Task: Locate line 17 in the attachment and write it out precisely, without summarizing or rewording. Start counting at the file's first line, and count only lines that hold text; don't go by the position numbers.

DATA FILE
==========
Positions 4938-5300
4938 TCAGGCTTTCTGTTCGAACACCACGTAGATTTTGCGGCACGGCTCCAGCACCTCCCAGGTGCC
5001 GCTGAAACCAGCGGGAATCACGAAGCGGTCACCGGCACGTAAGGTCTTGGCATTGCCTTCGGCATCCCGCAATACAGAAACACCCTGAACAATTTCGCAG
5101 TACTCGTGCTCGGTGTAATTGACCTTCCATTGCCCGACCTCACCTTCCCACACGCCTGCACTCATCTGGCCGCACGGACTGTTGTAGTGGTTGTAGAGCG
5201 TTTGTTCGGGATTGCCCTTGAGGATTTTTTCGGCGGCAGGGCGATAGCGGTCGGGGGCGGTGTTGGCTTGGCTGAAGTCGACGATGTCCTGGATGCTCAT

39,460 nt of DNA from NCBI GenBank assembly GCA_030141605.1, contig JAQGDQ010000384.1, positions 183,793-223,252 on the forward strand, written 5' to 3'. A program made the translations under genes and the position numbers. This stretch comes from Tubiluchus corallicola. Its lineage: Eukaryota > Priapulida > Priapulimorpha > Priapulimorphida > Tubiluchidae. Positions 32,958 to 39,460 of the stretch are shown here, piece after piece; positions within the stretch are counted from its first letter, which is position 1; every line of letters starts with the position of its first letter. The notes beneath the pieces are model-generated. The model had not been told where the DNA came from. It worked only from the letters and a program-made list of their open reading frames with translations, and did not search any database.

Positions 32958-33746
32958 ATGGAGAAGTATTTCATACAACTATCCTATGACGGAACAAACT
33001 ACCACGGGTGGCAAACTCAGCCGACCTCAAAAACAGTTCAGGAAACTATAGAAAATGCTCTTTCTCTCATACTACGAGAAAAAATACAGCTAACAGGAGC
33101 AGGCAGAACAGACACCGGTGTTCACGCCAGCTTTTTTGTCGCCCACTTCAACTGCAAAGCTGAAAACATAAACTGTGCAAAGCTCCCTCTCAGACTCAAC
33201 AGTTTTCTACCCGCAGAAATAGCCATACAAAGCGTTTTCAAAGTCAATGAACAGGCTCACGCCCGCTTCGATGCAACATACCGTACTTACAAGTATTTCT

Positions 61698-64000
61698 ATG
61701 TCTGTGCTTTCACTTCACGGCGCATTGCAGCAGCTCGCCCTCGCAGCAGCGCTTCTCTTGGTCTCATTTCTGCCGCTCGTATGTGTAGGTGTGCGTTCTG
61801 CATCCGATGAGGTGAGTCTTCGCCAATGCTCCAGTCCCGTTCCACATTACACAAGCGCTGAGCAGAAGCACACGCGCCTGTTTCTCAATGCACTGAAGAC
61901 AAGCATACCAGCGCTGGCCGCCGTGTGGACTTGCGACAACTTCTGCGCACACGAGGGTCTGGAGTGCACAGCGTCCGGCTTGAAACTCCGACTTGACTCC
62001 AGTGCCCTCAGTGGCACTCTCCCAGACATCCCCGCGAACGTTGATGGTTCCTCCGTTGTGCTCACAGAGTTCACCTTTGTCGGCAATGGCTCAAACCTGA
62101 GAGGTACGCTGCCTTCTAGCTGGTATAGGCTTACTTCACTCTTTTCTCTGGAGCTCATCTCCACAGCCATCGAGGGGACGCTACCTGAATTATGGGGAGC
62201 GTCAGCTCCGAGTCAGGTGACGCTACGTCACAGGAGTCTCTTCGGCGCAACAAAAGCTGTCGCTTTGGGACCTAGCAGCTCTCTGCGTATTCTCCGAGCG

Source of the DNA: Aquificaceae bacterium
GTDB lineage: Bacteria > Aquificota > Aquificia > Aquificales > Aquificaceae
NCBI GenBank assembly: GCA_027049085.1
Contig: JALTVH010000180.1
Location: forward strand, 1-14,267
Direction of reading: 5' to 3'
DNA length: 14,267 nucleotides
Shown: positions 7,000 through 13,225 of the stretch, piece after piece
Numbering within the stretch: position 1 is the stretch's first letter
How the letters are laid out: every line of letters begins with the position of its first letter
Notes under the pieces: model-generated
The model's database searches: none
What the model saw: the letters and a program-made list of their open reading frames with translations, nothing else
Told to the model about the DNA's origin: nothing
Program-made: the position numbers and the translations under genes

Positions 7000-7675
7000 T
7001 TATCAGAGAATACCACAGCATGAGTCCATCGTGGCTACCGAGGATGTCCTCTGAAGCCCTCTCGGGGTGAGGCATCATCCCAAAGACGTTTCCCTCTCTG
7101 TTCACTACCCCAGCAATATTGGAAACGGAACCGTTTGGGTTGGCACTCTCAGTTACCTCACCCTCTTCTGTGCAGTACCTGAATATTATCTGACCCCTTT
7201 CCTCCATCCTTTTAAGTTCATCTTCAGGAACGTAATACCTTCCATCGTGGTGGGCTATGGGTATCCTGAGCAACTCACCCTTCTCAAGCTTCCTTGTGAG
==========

62001 AGTGCCCTCAGTGGCACTCTCCCAGACATCCCCGCGAACGTTGATGGTTCCTCCGTTGTGCTCACAGAGTTCACCTTTGTCGGCAATGGCTCAAACCTGA